Yarmouth schools face revenue-gap challenge
YARMOUTH — A draft School Department budget predicts a 22 percent decline in revenues, suggesting there could be cuts to staffing, textbooks and technology.
The fiscal year 2014 draft budget could mean an estimated 5.4 percent tax increase, based on the current property tax rate, due to more than $400,000 in lost revenue and other funds, Business Director Herb Hopkins said.
The losses are attributed to a combination of about $172,000 in state curtailments, $126,000 in tax stabilization money and $150,000 from Clipper Care, a former day-care service run by the department, which was turned into all-day kindergarten last year, Hopkins said.
"I don't think (the tax increase) is going to fly with taxpayers," he said, adding that the draft will likely be reworked by administrators and the School Committee.
"It's pretty hard to come in with a budget considering contract negotiations and salaries in the budget go up normally anyway, but to lose so much in revenue makes it really challenging."
The state revenue decrease is part of Gov. Paul LePage's plan to reduce state spending by $35.5 million, with $12.58 million of that reduction coming from General Purpose Aid for schools.
Clipper Care had created a surplus over the years and built up about $150,000 to be used for an all-day kindergarten program instituted last year. This year, that surplus is no longer in the budget, accounting for lost revenue at the district level.
The budget, presented late last week as one of former Superintendent Judy Paolucci's last acts, shows an overall increase of 2.78 percent this year, up from 1.85 percent last year. But despite the increase, the budget is on par with the average increase in the last decade, according to the draft budget numbers.
School Committee Chairwoman Abby Diggins said although Yarmouth doesn't rely as heavily on state funding as some other districts, the cuts will limit flexibility.
"It's scary and tough and we're going to have to figure it out," she said, adding that the board will be discussing the budget publicly next week and will have a better idea how to proceed by the end of the meeting.
"I think we need to put or heads together and see what our options are and start trying to figure it out," Diggins said. "We want to maintain the great level of education we provide, but with what's happening in Augusta, unfortunately it usually falls to the property taxpayers. But we're not saying we've decided that's what's going happen."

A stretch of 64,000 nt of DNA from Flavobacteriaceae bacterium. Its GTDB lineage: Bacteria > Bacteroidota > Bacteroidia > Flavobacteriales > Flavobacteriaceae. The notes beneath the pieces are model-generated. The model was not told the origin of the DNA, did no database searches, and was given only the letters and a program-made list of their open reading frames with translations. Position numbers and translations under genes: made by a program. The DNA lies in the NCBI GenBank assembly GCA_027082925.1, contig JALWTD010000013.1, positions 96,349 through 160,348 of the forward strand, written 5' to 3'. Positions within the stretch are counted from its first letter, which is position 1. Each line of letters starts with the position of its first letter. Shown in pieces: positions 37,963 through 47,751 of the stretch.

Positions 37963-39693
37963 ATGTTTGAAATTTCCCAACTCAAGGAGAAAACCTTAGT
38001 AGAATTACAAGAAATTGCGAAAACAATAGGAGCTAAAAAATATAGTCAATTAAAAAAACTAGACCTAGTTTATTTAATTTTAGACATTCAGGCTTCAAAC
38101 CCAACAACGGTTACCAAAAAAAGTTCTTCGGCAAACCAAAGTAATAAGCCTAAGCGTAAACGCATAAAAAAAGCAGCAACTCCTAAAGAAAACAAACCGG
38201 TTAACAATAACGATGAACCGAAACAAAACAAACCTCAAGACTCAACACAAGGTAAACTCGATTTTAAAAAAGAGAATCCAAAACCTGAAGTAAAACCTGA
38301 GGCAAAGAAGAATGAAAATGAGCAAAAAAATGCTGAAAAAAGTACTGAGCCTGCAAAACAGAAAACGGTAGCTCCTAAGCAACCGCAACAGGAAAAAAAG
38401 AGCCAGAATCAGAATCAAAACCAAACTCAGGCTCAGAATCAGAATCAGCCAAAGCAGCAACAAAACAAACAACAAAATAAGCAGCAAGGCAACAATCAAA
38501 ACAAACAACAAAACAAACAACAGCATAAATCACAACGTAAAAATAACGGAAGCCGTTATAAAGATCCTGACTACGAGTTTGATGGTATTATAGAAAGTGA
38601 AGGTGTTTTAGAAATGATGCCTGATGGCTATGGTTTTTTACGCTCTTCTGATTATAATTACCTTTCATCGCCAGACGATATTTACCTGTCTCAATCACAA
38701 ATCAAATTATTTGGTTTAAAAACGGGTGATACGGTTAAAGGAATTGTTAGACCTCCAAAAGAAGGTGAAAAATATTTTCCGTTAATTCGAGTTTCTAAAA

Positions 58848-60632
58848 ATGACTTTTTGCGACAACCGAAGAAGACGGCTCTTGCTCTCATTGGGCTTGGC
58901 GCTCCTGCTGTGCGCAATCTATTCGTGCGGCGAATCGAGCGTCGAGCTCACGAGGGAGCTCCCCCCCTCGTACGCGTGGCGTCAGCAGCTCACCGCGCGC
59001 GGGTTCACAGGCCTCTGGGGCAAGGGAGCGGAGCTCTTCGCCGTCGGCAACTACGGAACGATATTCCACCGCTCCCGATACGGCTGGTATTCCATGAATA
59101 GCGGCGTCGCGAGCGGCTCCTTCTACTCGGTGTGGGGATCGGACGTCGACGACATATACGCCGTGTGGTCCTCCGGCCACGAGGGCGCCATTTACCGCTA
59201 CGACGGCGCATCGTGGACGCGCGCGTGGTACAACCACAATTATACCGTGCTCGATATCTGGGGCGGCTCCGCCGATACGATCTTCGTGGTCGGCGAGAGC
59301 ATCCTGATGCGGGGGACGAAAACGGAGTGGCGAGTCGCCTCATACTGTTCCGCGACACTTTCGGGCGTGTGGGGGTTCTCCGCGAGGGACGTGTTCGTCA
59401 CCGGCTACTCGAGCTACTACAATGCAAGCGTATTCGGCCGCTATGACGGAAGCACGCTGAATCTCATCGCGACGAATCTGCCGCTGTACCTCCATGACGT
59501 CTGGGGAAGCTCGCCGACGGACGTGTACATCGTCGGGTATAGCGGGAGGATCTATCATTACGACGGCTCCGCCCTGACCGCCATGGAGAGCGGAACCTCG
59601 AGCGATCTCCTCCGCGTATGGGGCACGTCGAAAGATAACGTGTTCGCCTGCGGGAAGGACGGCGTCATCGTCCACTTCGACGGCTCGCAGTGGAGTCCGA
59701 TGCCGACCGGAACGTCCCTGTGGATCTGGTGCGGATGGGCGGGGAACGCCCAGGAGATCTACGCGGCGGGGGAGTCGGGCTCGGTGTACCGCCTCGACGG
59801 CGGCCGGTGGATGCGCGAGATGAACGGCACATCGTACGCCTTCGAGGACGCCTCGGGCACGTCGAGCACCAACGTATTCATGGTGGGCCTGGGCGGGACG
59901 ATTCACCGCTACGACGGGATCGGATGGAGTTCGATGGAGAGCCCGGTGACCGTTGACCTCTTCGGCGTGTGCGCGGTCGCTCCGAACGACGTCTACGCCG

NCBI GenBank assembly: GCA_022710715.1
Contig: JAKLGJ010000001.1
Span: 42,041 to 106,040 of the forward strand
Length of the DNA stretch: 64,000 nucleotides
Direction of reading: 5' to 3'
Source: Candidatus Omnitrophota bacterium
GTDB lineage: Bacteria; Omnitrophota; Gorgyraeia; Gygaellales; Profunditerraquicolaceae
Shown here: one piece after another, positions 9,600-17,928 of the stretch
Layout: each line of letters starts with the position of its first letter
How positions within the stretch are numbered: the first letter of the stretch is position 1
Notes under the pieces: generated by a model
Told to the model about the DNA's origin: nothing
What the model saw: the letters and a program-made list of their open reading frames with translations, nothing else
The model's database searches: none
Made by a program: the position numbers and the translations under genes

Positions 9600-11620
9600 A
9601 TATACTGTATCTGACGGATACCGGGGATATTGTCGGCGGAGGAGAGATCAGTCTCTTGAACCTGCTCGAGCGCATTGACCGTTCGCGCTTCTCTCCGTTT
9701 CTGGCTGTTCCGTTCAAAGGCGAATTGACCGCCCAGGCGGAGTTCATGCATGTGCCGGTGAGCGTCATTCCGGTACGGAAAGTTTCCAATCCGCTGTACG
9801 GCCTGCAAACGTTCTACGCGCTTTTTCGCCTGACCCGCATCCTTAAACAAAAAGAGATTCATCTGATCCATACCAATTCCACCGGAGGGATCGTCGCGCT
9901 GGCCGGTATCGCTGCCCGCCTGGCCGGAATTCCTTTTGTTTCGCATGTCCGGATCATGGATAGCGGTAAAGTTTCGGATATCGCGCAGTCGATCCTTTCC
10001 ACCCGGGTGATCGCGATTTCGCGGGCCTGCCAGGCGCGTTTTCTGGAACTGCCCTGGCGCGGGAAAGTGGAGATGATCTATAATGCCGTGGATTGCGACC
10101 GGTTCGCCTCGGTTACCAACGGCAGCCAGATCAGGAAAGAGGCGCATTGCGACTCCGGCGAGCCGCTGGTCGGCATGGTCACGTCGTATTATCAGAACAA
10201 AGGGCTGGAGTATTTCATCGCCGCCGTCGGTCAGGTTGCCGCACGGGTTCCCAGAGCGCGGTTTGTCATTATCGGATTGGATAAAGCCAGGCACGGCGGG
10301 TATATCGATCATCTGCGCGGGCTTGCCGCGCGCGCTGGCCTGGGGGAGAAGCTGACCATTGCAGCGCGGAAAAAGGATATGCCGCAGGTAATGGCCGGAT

The draft budget calls for possible reductions in funding for textbooks and equipment to make up for lost revenue, with Harrison Middle School bearing the brunt of that impact. The school could lose about $38,000 originally intended to be used to buy new math textbooks, because Paolucci decided social studies book needs were greater, Hopkins said.
Another area where schools could make cuts is to the Maine Learning Technology Initiative, which provides funding for student laptop computers. This year's computer lease is projected to be more expensive than last year's, likely resulting in a less equipment to make up for costs, according to the draft budget.
"The budget right now doesn't have a lot of extra stuff in it," Hopkins said, noting that the draft also reduces technology spending in kindergarten through eighth grade.
For expenses, the department added two new teachers for instruction and four new education technicians for special education last summer.
School Department salaries will see an increase of 4.1 percent, about $523,000, while benefits will increase by nearly 5 percent, about $151,000 more than last year, according to the draft. Salaries account for about 64 percent of the budget.
Hopkins said officials will continue to look for other sources of revenue and savings. He noted a potential for revenue in the now-limited Clipper Care, and drawing money from a $50,000 reserve account for furniture.
The committee may decide to dip into the $85,000 contingency fund or a $210,000 capital reserve account to offset any budget adjustments and help reduce the tax impact, but all consideration is speculative right now, Hopkins said,
Another challenge the department will face during budget deliberations is working with an interim superintendent.
Yarmouth resident Ron Barker took over for Paolucci this week, and although he has years of experience working on budgets as a former administrator and superintendent, he said it is still difficult to jump into these situations.
The committee will hold budget workshops at 7 p.m. on Feb. 5 and Feb. 12 at Yarmouth High School.
The committee plans to adopt the budget March 14 and present it to the Town Council on March 21. If approved by the council, the budget then goes to voters in June.